Also, if you happen to be in a city where snatch-and-grab robberies can happen quickly, you want to make it as hard as possible for those robbers in a car or in a motorcycle to nab your personal items. You will want to keep away from them as much as possible when walking on the sidewalk. It makes it easier for them to grab your purse, bag, backpack, or phone the closer you are in proximity to the street.

Lastly, regarding events in the past, intentional attacks by criminals or terrorists using vehicles while a very remote possibility is something you could keep in mind by staying away from the street traffic. You should maintain awareness when you’re walking on the sidewalk as well which will lead me to my next point in a later tip. If you have a loved one with you whether that’s a romantic partner or a family member who might be more vulnerable, consider putting yourself closer to the street and have them be at your side closer to the building. If they’re older, don’t move as well, or have to take a call or answer some texts, it would be the wise thing to do to have them walk by your side away from the street especially if they’re distracted by something else. While this tip isn’t very popular, I find that it makes a lot of sense and can enhance your awareness.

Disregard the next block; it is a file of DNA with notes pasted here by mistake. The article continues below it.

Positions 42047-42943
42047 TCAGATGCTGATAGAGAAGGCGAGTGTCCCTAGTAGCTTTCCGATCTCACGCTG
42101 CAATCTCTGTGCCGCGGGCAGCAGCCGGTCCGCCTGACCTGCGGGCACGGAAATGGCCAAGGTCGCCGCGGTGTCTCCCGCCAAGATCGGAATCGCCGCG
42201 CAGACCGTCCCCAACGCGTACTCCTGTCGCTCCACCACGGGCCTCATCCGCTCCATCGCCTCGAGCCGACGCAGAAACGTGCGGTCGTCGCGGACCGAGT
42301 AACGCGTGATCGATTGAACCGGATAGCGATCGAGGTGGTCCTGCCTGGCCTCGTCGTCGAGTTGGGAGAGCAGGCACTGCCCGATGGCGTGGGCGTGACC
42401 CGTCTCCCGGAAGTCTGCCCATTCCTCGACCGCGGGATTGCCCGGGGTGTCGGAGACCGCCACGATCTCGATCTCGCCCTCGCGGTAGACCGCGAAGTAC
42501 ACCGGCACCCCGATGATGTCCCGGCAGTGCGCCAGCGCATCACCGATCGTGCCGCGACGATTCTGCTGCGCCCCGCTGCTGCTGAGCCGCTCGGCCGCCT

1. Face towards the entrance of the café or restaurant

Maybe you’re out at a café enjoying a nice coffee or at a restaurant celebrating your birthday, regardless of the circumstance involved, I recommend that when your sitting at a table or a counter or a bar, try to always face towards the entrance or exit to be aware of what’s going around you. Restaurants, cafes, and bars can be loud, distracting, and disorientating but it’s key to your personal safety to know where the entrances and exits are at all times in case of an emergency. Emergencies are unlikely to happen in these public settings but it’s better to be safe than sorry by knowing who’s coming in and who’s leaving. It’s also good to scout out the additional entrances and exits of the place you’re at if you can do a walk-around after you arrive.